[Response 1] Section 4 has been rewritten to be less AVP centric. See
the first four paragraphs of Section 4.
[Issue 2] Section 2, second paragraph: I think the last sentence could
benefit a informative reference to RTP section A.1 for checks that can
be used to verify correct alignment.
[Response 2] New text similar to that recommended by Magnus has been
added to the final paragraph of Section 2.
[Issue 3] Section 3, the first Undefined property: "The framing method
is commonly used for sending a single RTP or RTCP stream over a
connection. However, Section 2 does not define this common use as
normative, so that (for example) a memo that defines an RTP SSRC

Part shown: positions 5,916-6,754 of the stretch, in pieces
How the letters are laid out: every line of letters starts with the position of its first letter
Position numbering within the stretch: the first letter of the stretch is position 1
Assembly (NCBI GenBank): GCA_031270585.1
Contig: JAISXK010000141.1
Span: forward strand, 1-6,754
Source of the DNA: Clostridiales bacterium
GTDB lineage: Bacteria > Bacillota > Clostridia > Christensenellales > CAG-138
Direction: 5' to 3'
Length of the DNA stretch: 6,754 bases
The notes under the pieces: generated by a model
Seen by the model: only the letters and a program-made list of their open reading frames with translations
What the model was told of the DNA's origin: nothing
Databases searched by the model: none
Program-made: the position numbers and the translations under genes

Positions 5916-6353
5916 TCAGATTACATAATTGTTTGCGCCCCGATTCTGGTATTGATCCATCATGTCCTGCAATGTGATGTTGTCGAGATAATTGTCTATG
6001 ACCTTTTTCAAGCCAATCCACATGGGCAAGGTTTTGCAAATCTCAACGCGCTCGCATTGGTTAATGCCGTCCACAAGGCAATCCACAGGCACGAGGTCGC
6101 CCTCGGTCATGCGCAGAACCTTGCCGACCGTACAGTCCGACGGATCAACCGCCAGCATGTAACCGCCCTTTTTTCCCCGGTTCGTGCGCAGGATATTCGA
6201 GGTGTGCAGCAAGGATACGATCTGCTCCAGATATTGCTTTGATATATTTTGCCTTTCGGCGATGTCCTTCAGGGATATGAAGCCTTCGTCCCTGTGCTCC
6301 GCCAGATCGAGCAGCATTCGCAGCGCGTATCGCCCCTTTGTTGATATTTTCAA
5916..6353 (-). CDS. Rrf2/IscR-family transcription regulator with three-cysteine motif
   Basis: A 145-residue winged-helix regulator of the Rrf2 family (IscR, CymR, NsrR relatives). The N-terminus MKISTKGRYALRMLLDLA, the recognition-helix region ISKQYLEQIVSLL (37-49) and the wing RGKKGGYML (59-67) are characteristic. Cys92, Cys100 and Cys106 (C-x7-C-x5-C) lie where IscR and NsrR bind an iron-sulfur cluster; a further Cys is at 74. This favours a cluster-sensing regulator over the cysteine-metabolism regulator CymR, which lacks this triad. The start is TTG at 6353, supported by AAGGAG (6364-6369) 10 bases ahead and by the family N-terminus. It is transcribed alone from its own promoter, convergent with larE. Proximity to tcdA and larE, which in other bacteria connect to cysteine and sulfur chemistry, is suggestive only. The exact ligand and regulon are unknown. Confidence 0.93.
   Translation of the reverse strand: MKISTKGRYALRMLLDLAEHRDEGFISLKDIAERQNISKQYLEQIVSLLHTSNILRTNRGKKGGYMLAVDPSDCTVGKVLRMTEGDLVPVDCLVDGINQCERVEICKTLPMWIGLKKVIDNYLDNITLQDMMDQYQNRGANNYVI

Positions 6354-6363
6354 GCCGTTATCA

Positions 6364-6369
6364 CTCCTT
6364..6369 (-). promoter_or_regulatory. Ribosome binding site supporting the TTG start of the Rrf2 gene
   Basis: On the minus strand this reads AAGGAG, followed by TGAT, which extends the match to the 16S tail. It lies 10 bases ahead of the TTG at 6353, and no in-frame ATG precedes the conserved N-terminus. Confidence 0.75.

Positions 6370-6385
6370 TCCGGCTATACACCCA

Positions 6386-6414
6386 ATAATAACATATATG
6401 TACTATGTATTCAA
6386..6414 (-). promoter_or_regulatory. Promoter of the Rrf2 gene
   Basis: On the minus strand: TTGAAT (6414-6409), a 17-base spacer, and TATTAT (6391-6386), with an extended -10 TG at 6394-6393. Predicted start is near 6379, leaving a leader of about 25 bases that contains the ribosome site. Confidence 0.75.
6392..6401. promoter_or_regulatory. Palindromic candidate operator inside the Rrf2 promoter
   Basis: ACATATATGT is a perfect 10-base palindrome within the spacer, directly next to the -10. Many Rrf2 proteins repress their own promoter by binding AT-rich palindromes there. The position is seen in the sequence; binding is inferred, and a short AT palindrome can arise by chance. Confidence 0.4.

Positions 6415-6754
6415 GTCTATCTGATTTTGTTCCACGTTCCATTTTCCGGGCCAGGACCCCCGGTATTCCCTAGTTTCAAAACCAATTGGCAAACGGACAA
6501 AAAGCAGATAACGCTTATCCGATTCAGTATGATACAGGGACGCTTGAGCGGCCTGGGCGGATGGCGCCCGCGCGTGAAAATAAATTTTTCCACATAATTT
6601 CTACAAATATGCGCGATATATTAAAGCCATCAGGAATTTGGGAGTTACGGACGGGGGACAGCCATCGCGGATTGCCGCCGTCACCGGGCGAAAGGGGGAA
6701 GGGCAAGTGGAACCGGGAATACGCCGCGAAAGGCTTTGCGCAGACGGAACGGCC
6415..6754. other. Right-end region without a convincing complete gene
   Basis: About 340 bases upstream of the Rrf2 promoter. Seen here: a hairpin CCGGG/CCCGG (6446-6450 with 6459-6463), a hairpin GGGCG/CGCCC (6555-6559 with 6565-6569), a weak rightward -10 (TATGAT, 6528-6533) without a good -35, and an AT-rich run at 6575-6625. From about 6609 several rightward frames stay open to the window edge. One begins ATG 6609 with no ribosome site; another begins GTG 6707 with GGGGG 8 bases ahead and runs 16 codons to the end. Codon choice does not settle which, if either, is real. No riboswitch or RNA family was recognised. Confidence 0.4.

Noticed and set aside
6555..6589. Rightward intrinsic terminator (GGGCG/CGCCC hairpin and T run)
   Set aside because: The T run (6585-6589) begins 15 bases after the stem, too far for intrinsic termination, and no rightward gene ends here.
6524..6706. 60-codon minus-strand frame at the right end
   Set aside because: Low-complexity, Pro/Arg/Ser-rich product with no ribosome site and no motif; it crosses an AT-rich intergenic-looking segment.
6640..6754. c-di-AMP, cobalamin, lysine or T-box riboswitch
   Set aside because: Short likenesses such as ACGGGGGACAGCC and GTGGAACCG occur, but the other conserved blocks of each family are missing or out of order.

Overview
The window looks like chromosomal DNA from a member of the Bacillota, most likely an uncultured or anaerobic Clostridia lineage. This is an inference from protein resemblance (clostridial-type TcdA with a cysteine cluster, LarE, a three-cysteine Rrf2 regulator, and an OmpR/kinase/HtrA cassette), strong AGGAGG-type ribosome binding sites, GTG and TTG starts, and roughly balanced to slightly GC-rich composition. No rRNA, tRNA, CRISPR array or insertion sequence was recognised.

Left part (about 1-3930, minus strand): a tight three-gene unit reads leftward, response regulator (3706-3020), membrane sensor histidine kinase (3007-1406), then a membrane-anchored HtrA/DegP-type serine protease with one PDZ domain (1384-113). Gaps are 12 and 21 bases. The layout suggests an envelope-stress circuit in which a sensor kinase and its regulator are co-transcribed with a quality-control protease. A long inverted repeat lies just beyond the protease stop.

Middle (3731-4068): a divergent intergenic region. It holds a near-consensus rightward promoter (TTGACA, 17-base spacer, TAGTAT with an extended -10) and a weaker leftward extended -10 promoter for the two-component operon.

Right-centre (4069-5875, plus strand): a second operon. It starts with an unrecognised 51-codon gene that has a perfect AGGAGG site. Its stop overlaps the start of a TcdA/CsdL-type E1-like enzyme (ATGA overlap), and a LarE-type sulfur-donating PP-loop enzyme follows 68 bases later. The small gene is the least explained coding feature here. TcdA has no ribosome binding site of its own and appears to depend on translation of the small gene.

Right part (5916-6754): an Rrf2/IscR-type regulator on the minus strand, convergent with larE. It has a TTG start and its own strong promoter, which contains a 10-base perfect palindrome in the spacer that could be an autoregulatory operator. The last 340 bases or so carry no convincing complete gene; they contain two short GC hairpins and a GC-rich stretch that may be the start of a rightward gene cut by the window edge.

multiplexing protocol may use the framing method."
The expected property must be that any contrans supports usage of
multiple SSRCs. The behavior to expect needs to be the same for RTP
over UDP and RTP over TCP. What comes in on the TCP connection, can be
the same as what can come in over UDP port in unicast mode from a single
source. The difference between TCP and UDP is really only that you
can't receive from multiple sources to the same port as I understand the
signalling.
I would like to rephrase and move the paragraph. It should define the
expected properties in this case for clarity.
[Response 3] Section 3 has been renamed as "Packet Stream Properties".
It begins with the list of unspecified properties, which no longer
includes the property discussed in Issue 3. Following this list of
unspecified properties is the following text: